To reheat, preheat your oven to 275°F and add leftover fish to a baking dish or sheet. Cover with tin foil and bake for 15-20 minutes until internal temperature reaches 145 °F.

The grits can simply be reheated in the microwave or over the stovetop.

Green tip: Did you know that of the billions of pounds of food wasted annually, it is estimated that 50% of it happens in our homes? Avoid food waste by properly storing, reheating, and consuming your leftovers!

Fish and Grits Frequently Asked Questions

What sides go with Fish and Grits?

Because you’ve got rich and creamy covered with the grits, I highly recommend serving your fish and grits up with something fresh.

Consider this Purple Asparagus or Grilled Corn on the Cobb. It’s also great with a side salad or any other roasted vegetables.

Can you eat Fish and Grits for breakfast?

Absolutely, yes! Despite its recent popularity being prepared for dinner in fine dining restaurants, both shrimp and grits and fish and grits were actually traditionally a breakfast food!

It wasn’t until the 1990’s that the dish started popping up on dinner menus.

Where did Fish and Grits Originate?

Fish and Grits is a variation to the Southern favorite Shrimp and Grits.

Grits have Native American roots, originating from the Muskogee tribe’s preparation of corn. This tradition was passed down to settlers, who, making the most of their resources on the coast, added local seafood to their grits.

The traditional dish has remained a staple on the Southern coast, primarily as a breakfast food. It wasn’t until the New York Times wrote a piece on Shrimp and Grits served in a restaurant in North Carolina that it grew in popularity and became a staple dish throughout the south and beyond.

What is Usually Served with Grits?

The flavor of grits on their own is very subtle, making them super versatile!

They can be served with either savory or sweet toppings, depending on your preference.

Sweet grits can be served with honey, cinnamon, fruit, peanut butter, jam, and many more options.

Savory grits can be served with cheese, vegetables, seafood, meat, and other various herbs and spices.

Why You Should Make This Fish and Grits Dish

  • The creaminess. And without any dairy? MAGIC!
  • The crispy exterior. The contrast of the golden-brown fish on top of those creamy grits is what dreams are made of.
  • It’s versatile. You can successfully use any white fish. Choose sustainable seafood!
  • The sauce. That subtle coconut with the spicy harissa and garlic comes together seamlessly.

Enjoy this fresh {water} take on the classic Southern delicacy, and make it your own! Let us know how you prepared this dish. And if you enjoyed this recipe, check out these Fresh Fish Tacos with Pineapple Salsa, and this Roasted Garlic Salmon for Two.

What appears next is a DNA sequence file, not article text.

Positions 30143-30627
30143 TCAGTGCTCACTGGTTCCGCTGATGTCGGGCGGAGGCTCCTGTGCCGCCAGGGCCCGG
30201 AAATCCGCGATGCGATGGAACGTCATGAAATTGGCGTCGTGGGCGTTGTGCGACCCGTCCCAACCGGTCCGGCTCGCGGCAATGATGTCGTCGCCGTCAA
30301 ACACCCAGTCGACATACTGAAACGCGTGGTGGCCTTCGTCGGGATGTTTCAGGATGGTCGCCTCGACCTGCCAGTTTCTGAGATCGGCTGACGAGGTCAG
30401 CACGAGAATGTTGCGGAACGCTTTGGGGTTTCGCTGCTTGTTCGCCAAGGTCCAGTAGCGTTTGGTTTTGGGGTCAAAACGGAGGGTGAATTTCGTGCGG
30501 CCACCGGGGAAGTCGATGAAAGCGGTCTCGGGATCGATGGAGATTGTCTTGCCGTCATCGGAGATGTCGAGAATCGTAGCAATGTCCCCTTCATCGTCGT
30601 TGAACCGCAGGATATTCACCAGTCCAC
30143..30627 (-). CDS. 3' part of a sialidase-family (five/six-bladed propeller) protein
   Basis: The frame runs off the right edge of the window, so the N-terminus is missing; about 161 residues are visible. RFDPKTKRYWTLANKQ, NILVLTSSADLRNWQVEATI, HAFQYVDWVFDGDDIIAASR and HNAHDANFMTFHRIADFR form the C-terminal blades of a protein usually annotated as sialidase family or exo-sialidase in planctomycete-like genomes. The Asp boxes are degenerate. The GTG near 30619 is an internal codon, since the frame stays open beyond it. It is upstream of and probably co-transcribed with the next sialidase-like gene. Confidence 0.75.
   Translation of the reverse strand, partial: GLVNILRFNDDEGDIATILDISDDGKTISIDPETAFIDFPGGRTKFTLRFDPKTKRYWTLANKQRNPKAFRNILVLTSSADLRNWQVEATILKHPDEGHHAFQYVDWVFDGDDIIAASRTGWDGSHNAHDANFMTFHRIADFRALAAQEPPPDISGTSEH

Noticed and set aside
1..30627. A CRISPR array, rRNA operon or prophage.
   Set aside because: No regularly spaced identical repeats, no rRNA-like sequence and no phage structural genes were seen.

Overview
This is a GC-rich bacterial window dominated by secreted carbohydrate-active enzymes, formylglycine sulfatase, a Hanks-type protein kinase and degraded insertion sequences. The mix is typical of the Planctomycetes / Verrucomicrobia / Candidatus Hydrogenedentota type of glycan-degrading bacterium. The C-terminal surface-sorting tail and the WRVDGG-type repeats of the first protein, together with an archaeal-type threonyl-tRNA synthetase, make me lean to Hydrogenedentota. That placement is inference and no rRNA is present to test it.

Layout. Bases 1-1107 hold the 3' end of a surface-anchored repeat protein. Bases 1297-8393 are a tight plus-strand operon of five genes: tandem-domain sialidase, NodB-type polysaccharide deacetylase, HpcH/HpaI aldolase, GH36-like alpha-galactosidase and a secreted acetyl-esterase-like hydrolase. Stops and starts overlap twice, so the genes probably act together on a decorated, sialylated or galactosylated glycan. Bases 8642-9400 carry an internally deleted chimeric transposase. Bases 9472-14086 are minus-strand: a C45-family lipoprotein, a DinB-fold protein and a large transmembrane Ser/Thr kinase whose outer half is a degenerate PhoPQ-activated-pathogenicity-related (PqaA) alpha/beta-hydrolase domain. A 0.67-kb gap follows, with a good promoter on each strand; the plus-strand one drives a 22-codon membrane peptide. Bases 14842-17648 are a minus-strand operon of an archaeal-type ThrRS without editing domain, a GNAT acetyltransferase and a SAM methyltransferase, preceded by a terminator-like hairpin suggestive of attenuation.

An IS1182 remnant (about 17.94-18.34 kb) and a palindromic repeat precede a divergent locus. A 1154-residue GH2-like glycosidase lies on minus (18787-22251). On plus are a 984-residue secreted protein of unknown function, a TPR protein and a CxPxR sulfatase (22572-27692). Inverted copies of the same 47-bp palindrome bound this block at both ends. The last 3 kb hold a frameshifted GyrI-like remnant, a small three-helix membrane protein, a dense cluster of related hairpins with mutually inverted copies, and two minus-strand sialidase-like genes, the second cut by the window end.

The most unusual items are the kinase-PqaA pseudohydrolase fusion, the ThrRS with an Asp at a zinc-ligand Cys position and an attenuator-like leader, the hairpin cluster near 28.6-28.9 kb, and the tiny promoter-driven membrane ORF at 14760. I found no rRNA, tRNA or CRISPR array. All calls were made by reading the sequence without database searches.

Close-up of Fish and Grits in a white bowl

Creamy Pan-Fried Fish and Grits

4.7 from 6 votes
Marley Goldin
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Creamy Fish and Grits without the heavy cream! The crispy, crunchy exterior of this pan-fried white fish pairs perfectly with coconut milk-based grits.
Prep Time 10 minutes
Cook Time 35 minutes
Total Time 45 minutes
Servings 2 servings




  • ½ pound of white fish
  • ¼ cup flour
  • 1 egg
  • ¼ cup panko breadcrumbs
  • ¼ cup crushed almonds
  • ¼ cup grated Parmesan
  • 1 teaspoon salt
  • 1 teaspoon pepper
  • 1 teaspoon crushed red pepper


  • 2 tablespoons coconut oil
  • 2 cloves garlic
  • 1 tablespoon tomato paste
  • 1 teaspoon Harissa paste
  • ¾ cup coconut milk
  • salt and pepper to taste
  • scallions for garnish
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  • Pour vegetable broth into a medium pot and bring to a boil. Add grits into boiling vegetable broth, cover, reduce to a low simmer and cook for about 20 minutes.
  • Meanwhile, set up three bowls: one with flour, one with beaten egg, and one with your mixture of Panko, Parmesan, Almonds, and seasonings.
  • Dry your fish by blotting it in between two paper towels.
  • Get a large frying pan fitted with a cover hot and add oil and garlic.
  • Cover your fish in flour first, then egg wash, then crust mixture. Repeat for both fillets, making sure the fish is completely covered.
  • Slowly lower your coated fish into the hot oil and garlic. Cover and fry for 5 minutes on both sides. Your fish should have a crispy, blackened crust.
  • Remove fish from your pan and set aside. Keep your pan over medium heat and add tomato paste, harissa, and 3/4 cup coconut milk. Stir occasionally until it thickens.
  • Remove grits from heat and add 1/4 cup coconut milk. Whisk until your grits are nice and creamy.
  • Pour sauce over grits and top with crispy fish and scallions.

Pro Tips

  • Any white fish will work with this recipe—catfish is pictured here.
  • Always pat dry the fish before coating it. It will help your flour, egg, Panko, Parmesan, and almond mixture stick.

Share This Recipe

Course Dinner
Cuisine American
Keyword Fish and Grits, Fish Dinner, Healthy, Southern Cooking
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4 thoughts on “Creamy Pan-Fried Fish and Grits”

  1. 4 stars
    That fish in the photo looks like “Basia”.
    It is farmed in Vietnam in an extremely polluted river and they are frequently injected with steroids to make them bigger…AVOID!!!!!

    1. Hi Duane!

      As thoroughly discussed in this post, the fish pictured is actually U.S. farm-raised catfish. There are resources within the post that can help you find the best fish for you, keeping sustainability front of mind.

  2. 5 stars
    BEYOND delicious! I used sea bass and holy moly did it not disappoint! My husband and I are still raving about how delicious this was. It will definitely be in our regular dinner rotation!

    1. Kim! I am so glad you enjoyed this and will be adding it to your dinner rotation! That means the world!